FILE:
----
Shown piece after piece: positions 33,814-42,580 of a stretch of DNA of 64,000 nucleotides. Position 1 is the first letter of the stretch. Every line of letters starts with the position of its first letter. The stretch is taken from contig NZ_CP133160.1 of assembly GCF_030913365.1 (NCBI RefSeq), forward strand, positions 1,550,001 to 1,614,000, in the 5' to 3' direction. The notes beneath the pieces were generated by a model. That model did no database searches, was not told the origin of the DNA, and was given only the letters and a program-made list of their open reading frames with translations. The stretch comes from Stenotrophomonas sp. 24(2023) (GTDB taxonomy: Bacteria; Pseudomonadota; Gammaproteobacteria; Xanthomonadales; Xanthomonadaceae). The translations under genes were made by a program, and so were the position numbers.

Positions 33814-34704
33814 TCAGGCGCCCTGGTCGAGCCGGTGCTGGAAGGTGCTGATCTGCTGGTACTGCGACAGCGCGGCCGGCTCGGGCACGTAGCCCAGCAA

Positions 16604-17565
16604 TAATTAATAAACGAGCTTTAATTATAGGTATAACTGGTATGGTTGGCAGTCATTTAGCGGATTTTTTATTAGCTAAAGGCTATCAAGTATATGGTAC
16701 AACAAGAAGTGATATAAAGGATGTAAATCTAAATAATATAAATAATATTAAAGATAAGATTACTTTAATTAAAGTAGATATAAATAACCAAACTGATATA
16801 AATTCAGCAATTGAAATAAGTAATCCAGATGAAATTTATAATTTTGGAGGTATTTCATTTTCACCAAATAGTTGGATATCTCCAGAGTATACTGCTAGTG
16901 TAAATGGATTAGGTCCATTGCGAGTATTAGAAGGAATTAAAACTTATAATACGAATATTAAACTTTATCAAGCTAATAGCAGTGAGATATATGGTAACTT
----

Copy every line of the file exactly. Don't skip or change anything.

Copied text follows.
Shown piece after piece: positions 33,814-42,580 of a stretch of DNA of 64,000 nucleotides. Position 1 is the first letter of the stretch. Every line of letters starts with the position of its first letter. The stretch is taken from contig NZ_CP133160.1 of assembly GCF_030913365.1 (NCBI RefSeq), forward strand, positions 1,550,001 to 1,614,000, in the 5' to 3' direction. The notes beneath the pieces were generated by a model. That model did no database searches, was not told the origin of the DNA, and was given only the letters and a program-made list of their open reading frames with translations. The stretch comes from Stenotrophomonas sp. 24(2023) (GTDB taxonomy: Bacteria; Pseudomonadota; Gammaproteobacteria; Xanthomonadales; Xanthomonadaceae). The translations under genes were made by a program, and so were the position numbers.

Positions 33814-34704
33814 TCAGGCGCCCTGGTCGAGCCGGTGCTGGAAGGTGCTGATCTGCTGGTACTGCGACAGCGCGGCCGGCTCGGGCACGTAGCCCAGCAA

Positions 16604-17565
16604 TAATTAATAAACGAGCTTTAATTATAGGTATAACTGGTATGGTTGGCAGTCATTTAGCGGATTTTTTATTAGCTAAAGGCTATCAAGTATATGGTAC
16701 AACAAGAAGTGATATAAAGGATGTAAATCTAAATAATATAAATAATATTAAAGATAAGATTACTTTAATTAAAGTAGATATAAATAACCAAACTGATATA
16801 AATTCAGCAATTGAAATAAGTAATCCAGATGAAATTTATAATTTTGGAGGTATTTCATTTTCACCAAATAGTTGGATATCTCCAGAGTATACTGCTAGTG
16901 TAAATGGATTAGGTCCATTGCGAGTATTAGAAGGAATTAAAACTTATAATACGAATATTAAACTTTATCAAGCTAATAGCAGTGAGATATATGGTAACTT